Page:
Belarus has long remained an island of stability and security on the post-Soviet territory. It happily avoided the numerous nationalist and separatist conflicts that erupted following the USSR’s collapse. In fact, Belarus strives to pose as an honest broker in regional conflicts: the Minsk format and the Minsk agreements have become world-class brands (Minsk is not to blame for the hiccoughs in implementing them). It would be highly desirable for this state of affairs to continue into the next decade.

Yet one cannot be entirely certain that this will, indeed, happen. The Russian-US confrontation is stimulating Washington’s interest in the situation in Belarus and reducing Moscow’s tolerance for Minsk’s multi-vector foreign policy. The upcoming changes in the country are also a factor adding unpredictability: the political reforms currently being discussed imply a greater role for parliament and political parties.

With these processes afoot, it is not surprising that the US Congress holds conferences on how best to educate Belarusian youth, who are supposed, in the future, to choose Western values, and how to indoctrinate them with detailed talks about the threat Russia poses to their country’s sovereignty. Equally unsurprisingly, authoritative analytical centres, such as the RAND Corporation, publish reports on the possibility of providing international security guarantees to Belarus, which, following a hypothetical regime change, is expected to leave the Collective Security Treaty Organization (CSTO) and thus face the threat of Russian intervention.

The only hope that Belarus will not become the next battlefield for internal and external actors stems from the fact that, at least in this sense, the country has successfully survived the previous several decades. It is, however, evident that Russia will perceive the potential threats associated with Belarus very painfully and certain forces might attempt to take advantage of this.

Moldova and Transnistria: continuing freeze

Transnistria can be described as a textbook post-Soviet example of a frozen, unresolved conflict. The territory is entering the new decade with its status still unrecognized, which complicates economic and social development; it is in a diplomatic dispute with Moldova over the presence of a small Russian peacekeeping force on its soil and its relations with Ukraine have worsened owing to the latter’s contradictions with Russia.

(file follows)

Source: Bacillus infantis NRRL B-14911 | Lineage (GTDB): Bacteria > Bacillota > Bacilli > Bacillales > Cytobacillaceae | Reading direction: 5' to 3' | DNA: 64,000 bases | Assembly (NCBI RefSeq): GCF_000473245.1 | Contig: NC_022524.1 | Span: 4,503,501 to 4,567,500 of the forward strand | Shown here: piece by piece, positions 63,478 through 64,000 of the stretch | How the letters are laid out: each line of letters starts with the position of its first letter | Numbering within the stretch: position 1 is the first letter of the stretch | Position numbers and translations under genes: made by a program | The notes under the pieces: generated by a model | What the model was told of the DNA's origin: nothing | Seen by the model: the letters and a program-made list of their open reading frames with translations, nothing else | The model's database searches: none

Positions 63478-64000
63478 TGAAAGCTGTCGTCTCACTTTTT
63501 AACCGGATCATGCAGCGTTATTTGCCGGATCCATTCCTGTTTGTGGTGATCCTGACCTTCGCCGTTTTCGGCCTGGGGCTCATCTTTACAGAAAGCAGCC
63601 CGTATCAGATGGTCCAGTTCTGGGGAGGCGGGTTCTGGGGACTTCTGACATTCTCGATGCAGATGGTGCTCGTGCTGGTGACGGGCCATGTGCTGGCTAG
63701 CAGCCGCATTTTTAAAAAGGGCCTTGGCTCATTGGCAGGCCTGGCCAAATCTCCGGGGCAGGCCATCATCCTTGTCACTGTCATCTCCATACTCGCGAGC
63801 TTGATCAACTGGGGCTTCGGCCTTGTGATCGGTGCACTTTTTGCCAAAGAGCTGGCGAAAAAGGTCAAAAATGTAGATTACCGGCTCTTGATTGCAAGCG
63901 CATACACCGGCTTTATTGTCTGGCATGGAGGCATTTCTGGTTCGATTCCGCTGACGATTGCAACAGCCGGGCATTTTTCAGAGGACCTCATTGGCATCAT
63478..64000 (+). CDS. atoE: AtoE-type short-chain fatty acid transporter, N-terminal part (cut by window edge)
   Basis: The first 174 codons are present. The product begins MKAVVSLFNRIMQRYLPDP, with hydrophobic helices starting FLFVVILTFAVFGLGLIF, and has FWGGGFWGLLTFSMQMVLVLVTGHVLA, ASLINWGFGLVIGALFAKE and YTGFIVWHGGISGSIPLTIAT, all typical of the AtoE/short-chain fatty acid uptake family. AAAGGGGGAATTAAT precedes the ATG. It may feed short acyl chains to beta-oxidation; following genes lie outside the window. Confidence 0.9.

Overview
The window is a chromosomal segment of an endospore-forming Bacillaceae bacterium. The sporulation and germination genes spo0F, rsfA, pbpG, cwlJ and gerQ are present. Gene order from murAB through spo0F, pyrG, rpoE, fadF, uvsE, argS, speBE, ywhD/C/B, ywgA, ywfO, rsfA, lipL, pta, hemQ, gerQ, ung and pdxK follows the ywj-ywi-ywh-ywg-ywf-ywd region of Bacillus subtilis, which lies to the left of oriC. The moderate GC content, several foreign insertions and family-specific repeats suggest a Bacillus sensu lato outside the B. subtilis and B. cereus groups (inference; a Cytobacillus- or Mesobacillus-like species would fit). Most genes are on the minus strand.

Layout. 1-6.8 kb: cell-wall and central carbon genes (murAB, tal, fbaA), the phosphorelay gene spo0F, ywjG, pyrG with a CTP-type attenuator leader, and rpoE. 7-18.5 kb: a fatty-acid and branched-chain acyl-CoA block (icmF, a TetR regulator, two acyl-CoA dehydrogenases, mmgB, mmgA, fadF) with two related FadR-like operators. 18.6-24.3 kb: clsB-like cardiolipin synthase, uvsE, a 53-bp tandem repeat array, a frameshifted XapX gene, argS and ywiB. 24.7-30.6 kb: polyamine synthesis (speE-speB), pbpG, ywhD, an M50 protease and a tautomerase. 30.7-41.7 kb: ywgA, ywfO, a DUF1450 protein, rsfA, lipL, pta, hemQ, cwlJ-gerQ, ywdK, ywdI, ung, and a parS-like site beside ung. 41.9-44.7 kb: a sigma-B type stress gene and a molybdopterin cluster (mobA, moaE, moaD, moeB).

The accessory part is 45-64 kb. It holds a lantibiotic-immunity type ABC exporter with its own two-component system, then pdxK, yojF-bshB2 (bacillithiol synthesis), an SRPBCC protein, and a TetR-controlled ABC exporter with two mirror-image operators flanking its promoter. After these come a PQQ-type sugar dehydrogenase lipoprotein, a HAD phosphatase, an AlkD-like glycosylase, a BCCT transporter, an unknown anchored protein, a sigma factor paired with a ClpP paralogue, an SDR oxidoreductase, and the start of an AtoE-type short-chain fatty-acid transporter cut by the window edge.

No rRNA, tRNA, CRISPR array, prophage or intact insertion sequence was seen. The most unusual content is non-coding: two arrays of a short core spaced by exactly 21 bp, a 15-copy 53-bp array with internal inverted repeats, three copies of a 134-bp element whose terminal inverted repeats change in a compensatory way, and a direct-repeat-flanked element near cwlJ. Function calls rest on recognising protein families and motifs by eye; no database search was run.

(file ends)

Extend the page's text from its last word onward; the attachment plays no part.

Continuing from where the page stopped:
Unlike the other long-standing conflicts, however, the probability of the Transnistria situation escalating into an open confrontation remains extremely small. On the contrary, Moldovan President Igor Dodon’s Socialist Party, which concentrated power in its hands after the grey cardinal Vladimir Plahotniuc was overthrown, intends to resolve the Transnistrian problem by reintegrating the territory as an autonomous region within the federal state.

This scenario is supported by Russia and might be of interest to the EU, on which Moldova depends economically. On the other hand, it has many opponents, including unionists, who support unification with Romania. Given that Romania is actively developing its military might and gradually becoming a key NATO member in the south of the Alliance’s “eastern flank”, the prospects of that country integrating Moldova are worrying Moscow.

So far, the unionists’ chances of making Moldova part of Romania appear even less realistic than the prospects of the Transnistrian conflict being resolved through federalization of Moldova. Yet the confrontation might aggravate the situation, if not to the level of the tragic 1992 events.

Ukraine: a tangle of contradictions

Ukraine is likely to remain the key area of conflict in the post-Soviet space in the coming decade owing to the huge associated tangle of contradictions, including the political confrontation between Russia and the USA, the economic standoff between the EU and the EAEU, unresolved Soviet-era issues and even more ancient ideological constructs.

The key security challenges for Russia concerning Ukraine will be posed by the need to secure freezing the conflict in the east of that country, provide for Crimea’s security, facilitate reliable navigation in the Black Sea and the Sea of Azov, maintain control over the Kerch Strait, and prevent deployment of NATO troops in Ukraine. Even in the best-case scenario (which we may be observing at the moment, because the situation could certainly be much worse), these issues cannot be entirely resolved in the foreseeable future; they will continue to demand Russia’s attention and resources.